Young people have a key role in GE14

In less than 10 days time, Malaysians will go the polls for the 14th time in the history of this country. According to the Elections Commission, 14,940,624 registered voters are expected to cast their vote in the GE14. 5 years ago, there were 13,268,002 registered voters.

This would mean that there are 1,672,622 new voters registered from 2013. Out of this number, a vast majority will be young voters. Spread over the 222 Parliamentary seats, these new voters could very well determine who gets to form the next Federal government.

Young voters must be aware of this fact. They cannot take their vote for granted. They must realise that the direction of the country depends on the choices they make in this election.

There is a perception amongst young people that voting will not change anything. There is also the view that politicians and political parties do not offer real choices. The extreme politicking by political sides on many issues and the failure of political parties to speak the language of the youth have contributed to this current state of affairs.

Movements such as UndiRosak have gained some traction. But at least UndiRosak proponents are sufficiently aware of politics that they want to spoil their votes. Some young people simply do not care about politics.

However, voter apathy amongst young people appears to be at an all time high. Some young voters have not even registered to vote. According to the EC there are some 3 million eligible voters who have not registered.

Something must be done to inspire these young people to care about their right to vote.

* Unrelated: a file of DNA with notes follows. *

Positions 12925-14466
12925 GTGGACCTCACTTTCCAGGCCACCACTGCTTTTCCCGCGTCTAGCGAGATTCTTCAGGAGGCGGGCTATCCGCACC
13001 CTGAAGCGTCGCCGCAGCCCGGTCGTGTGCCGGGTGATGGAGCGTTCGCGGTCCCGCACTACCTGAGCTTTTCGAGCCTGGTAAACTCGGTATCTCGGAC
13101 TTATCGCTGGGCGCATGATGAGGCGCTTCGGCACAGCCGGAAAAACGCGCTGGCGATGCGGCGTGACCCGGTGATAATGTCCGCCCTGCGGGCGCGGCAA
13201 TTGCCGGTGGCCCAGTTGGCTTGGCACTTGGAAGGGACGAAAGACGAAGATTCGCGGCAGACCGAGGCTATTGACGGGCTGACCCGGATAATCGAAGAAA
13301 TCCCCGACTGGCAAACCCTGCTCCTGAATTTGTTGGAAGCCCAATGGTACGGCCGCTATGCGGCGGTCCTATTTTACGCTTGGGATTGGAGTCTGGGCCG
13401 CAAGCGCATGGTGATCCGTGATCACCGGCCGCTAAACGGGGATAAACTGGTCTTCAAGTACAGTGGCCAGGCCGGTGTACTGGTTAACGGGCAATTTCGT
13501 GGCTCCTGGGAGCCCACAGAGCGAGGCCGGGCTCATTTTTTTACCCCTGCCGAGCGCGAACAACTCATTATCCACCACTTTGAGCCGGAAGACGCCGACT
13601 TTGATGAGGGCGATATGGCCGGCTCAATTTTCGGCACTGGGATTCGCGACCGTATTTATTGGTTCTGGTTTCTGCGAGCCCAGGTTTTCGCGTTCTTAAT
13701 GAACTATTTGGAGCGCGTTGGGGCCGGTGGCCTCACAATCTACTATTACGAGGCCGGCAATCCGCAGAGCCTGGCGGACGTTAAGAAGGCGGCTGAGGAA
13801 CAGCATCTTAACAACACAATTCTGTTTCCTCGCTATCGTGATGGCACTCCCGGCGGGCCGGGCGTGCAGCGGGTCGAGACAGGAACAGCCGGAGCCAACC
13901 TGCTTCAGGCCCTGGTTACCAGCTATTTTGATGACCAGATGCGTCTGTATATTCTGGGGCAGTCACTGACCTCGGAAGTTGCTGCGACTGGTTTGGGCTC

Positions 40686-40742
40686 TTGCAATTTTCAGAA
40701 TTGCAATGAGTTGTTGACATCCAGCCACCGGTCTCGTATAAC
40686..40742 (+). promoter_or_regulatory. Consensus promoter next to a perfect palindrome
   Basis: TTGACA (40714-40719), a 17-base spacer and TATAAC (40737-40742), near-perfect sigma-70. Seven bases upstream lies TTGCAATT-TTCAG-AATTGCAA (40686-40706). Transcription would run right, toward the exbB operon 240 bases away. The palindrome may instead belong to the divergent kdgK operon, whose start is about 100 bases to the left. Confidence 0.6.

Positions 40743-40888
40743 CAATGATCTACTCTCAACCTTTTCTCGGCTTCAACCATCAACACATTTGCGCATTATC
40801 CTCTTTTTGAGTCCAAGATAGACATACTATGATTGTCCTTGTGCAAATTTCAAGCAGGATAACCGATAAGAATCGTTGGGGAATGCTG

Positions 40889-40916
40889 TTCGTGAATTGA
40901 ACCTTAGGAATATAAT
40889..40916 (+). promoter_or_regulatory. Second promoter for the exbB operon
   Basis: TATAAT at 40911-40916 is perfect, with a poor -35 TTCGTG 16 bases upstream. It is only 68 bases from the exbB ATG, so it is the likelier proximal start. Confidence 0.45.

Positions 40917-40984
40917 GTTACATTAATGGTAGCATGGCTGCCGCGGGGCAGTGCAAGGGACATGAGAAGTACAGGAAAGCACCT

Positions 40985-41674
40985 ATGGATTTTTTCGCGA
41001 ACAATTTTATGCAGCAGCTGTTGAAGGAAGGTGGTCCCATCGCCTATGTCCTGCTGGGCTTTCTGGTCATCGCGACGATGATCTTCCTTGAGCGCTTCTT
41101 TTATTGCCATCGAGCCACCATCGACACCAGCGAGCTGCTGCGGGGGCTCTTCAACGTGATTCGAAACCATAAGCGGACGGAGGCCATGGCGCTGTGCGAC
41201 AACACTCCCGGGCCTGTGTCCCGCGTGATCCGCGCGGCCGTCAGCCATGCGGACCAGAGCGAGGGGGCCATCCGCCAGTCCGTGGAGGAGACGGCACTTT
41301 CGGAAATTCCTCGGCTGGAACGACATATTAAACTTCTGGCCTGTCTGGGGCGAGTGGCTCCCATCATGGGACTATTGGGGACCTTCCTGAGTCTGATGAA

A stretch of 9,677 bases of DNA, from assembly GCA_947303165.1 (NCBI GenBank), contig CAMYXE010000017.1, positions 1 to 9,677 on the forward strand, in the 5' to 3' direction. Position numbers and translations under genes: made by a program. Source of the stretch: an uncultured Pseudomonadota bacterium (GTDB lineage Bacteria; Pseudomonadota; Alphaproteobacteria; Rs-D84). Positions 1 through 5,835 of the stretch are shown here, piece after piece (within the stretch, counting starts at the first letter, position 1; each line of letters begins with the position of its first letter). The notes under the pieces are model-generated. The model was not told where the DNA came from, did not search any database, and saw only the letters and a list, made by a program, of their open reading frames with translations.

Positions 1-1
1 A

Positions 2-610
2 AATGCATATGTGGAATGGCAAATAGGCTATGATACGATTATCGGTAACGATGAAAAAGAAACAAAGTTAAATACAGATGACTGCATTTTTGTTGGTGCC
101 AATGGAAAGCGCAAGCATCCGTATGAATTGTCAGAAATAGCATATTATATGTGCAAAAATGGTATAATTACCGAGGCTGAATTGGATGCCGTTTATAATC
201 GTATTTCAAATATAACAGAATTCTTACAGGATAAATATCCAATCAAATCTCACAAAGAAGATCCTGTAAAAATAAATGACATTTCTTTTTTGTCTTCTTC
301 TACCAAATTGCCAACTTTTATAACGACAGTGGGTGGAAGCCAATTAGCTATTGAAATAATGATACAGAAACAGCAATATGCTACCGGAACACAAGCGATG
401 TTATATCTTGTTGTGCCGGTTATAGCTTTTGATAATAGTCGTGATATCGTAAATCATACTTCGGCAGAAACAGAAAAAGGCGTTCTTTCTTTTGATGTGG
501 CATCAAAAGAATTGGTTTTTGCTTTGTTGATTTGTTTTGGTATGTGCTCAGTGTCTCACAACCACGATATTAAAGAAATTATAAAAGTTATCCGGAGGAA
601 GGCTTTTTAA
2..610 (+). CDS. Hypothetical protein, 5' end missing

At least the political parties realise the need to appeal to younger voters. There are at least 26 candidates from various political parties, and 2 independents, contesting in these elections who are 30 years old and below. There are many more who are under 40.

The numbers might not be huge, but the structure of our local political parties mean that it will always be difficult for younger leaders to attain leadership positions in the central committee or supreme council. Thus, to have this many young candidates is certainly welcome, even if more work needs to be done.

It is hoped that these young candidates are able to reflect the aspirations of the youths of this country, and in turn, inspire more young people to care about politics.

After all, the young are the future of this country. They should not surrender the power to shape the fate of the country to older generations. They should not let other people decide for them.

It can begin on May 9, 2018.

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